About a year ago now I made a friend from Boston while I was living abroad, and was fortunate enough to get the chance to visit her in the States a few months ago. One night we went to an improvised comedy show, and I really enjoyed it, but truthfully, there was more than one occasion where I didn’t understand what was going on. The whole audience would be laughing, and I just wasn’t getting the references! This was quite surprising for me considering Americans and Brits speak the same language, but you’d be surprised at the number of variations between the two dialects – so here’s 10 of the funny differences between American and British English I picked up on!
Telling The Time
While I was in Boston, I found that Americans tended to say the time as though it were written digitally, e.g. 18:45 would be said aloud as “six forty five”, whereas Brits would more commonly say “quarter to seven”. The same applies with 18:05, which would be said by Americans as “six o five”, and by Brits as “five past six”. Equally, 18:15 for Americans translates as “six fifteen”, whereas Brits would favour “quarter past six”. You do wonder how these curious differences developed, don’t you?
Pants Are Trousers
I will never forget my American friend Nora turning around to me and saying “should I wear pants tonight?” my automatic reaction of course being, “yes, Nora, you should always wear pants!” . This is a difference between American and British English which still baffles me to this day. Pants in America means trousers, and pants in the UK means underwear. I asked my friend what trousers meant to her, and she said it had a connotation of something formal and smart, whereas pants could be anything. This is a difference which I don’t ever see changing either, as pants in the UK will most likely always refer to underwear…
There’s No Such Thing As A Ned/Chav
So in the UK we have terms to refer to a distinct group of young people, which in Scotland translates as Ned (Non-Educated Delinquent), whereas in England they have Chav (Council Housed And Violent). The two words basically refer to the same characteristic of person, someone who is deemed non-educated and sometimes violent, and is usually seen wearing a sports tracksuit. Being from Scotland, I curiously asked my American friend what they call Neds in America, and she didn’t have even the slightest clue what I was talking about. Could it really be that they don’t exist over there, hence there not being a translation? I even showed her a photo of the infamous tracksuit and she was equally as baffled!
The Naming Of Floors In A Building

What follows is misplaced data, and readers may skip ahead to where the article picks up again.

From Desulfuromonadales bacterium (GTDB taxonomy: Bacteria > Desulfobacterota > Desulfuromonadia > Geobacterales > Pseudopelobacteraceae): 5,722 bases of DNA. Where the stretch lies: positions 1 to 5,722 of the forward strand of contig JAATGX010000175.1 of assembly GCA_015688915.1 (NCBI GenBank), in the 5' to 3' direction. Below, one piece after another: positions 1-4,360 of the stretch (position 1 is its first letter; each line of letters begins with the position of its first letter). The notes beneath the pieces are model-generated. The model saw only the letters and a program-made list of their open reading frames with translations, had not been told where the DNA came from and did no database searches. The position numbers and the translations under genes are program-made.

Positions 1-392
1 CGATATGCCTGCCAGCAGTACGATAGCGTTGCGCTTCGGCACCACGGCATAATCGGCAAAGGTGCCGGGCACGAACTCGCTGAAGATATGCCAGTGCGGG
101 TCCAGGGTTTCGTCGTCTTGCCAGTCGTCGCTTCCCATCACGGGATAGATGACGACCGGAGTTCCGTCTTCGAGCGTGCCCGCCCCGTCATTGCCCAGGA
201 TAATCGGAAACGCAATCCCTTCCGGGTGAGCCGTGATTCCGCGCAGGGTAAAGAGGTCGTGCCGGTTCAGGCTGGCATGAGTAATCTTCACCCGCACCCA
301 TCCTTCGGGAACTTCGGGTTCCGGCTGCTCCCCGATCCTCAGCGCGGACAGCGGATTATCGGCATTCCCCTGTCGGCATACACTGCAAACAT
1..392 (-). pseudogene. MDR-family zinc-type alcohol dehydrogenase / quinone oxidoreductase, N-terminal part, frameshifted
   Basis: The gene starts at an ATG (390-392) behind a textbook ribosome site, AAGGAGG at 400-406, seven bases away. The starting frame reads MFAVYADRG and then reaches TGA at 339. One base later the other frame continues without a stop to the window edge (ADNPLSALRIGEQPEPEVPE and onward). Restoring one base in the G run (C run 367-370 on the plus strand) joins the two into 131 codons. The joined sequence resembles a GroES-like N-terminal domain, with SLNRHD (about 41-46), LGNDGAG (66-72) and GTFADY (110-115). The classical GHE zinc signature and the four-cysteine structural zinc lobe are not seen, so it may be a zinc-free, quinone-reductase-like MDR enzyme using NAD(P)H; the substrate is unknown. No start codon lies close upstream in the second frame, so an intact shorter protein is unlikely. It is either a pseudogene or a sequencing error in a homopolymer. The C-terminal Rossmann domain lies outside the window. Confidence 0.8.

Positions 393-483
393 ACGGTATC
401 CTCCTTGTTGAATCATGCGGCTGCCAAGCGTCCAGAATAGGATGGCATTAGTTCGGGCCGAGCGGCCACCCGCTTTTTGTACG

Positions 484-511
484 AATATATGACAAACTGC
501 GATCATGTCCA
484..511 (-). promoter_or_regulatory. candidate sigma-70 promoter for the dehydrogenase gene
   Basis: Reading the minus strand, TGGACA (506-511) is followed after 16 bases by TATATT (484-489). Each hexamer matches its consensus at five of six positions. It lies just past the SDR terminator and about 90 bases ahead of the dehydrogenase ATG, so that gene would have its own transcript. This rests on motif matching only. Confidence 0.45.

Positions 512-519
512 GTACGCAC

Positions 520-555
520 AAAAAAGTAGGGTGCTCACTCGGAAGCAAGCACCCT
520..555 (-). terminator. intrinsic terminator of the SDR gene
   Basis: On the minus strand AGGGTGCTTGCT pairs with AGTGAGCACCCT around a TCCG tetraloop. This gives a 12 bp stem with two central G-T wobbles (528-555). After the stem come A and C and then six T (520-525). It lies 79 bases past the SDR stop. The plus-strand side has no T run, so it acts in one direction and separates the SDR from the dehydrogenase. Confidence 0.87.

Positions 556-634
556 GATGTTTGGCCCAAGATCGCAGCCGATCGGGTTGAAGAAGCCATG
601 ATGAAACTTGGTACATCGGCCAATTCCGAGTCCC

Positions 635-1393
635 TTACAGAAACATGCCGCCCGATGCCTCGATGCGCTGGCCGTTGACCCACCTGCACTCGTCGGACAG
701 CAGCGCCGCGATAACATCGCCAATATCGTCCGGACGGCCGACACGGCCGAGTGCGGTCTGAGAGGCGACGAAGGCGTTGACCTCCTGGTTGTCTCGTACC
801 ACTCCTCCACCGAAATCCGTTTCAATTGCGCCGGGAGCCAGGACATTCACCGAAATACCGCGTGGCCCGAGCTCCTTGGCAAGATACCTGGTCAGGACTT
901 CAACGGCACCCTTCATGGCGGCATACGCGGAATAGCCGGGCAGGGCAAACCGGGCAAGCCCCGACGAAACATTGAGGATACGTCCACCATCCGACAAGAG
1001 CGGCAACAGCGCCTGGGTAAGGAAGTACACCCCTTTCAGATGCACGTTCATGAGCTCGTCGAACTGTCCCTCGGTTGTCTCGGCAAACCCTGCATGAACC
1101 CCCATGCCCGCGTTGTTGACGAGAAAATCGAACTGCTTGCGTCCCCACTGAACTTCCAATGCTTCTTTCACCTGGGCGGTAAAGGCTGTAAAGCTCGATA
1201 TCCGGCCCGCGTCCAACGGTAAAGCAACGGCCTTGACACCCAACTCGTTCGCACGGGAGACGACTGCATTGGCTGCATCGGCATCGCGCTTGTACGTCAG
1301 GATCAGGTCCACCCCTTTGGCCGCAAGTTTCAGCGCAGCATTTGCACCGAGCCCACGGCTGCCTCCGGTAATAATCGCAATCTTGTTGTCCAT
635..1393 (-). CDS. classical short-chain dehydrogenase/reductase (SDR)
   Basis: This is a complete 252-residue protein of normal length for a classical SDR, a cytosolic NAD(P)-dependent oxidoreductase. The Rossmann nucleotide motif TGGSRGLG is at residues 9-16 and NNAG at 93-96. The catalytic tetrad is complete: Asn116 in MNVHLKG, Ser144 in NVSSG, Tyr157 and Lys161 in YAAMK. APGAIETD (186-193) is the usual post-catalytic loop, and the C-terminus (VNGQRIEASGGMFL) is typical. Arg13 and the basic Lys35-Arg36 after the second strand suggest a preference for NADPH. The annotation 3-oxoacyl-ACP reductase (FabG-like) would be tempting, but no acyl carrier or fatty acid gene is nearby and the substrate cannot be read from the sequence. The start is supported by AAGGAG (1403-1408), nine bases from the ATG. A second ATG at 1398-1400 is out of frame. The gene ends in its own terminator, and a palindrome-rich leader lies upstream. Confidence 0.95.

In British English, the name of a floor at street level is the ground floor, with the floor above it being the first floor, and the floor below it being the lower-ground. However, in American English, the floor at street level is usually called the first floor, with the floor above being the second floor, and the floor below being the basement. This can be a really confusing business for Brits staying in American hotels and vice-versa – why couldn’t it just be the same?! This is one of the funniest differences between American and British English.
I’ve never found the pronunciation of American English difficult to understand, it wasn’t until I started teaching English in Colombia, a country with a huge American influence, that I realised how different the two accents were. My students had mostly been exposed to American English, and found me really challenging to understand at times. The simple word “what” caused a lot of confusion in the beginning, as one student could not figure out what word I was saying! I soon realised that the American pronunciation had more of an “ah” sound, like “whaht”, whereas the British was more of an “aw” sound, like “whawt”. You’d be shocked at how crucial this difference can be for those learning English as a foreign language!
Centigrade Vs Fahrenheit
This has to be one of the most confusing differences between American and British English, as in the States the temperature scale is measured in Fahrenheit, whereas in the UK we use Centigrade. You’d be surprised the number of times the weather came up as a subject for conversation between me and my friend while I was in Boston, and it was so difficult to understand each other! I never knew what she was talking about when she mentioned Fahrenheit and I hadn’t a clue what the temperature was the whole time I was visiting her. Can we introduce a universal temperature scale, please?
Can you think of any other funny differences between American and British English? Let us know in the comments below!
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A 22 year old foreign languages enthusiast from Glasgow. Lover of all things latino with a passion for travel, writing and photography.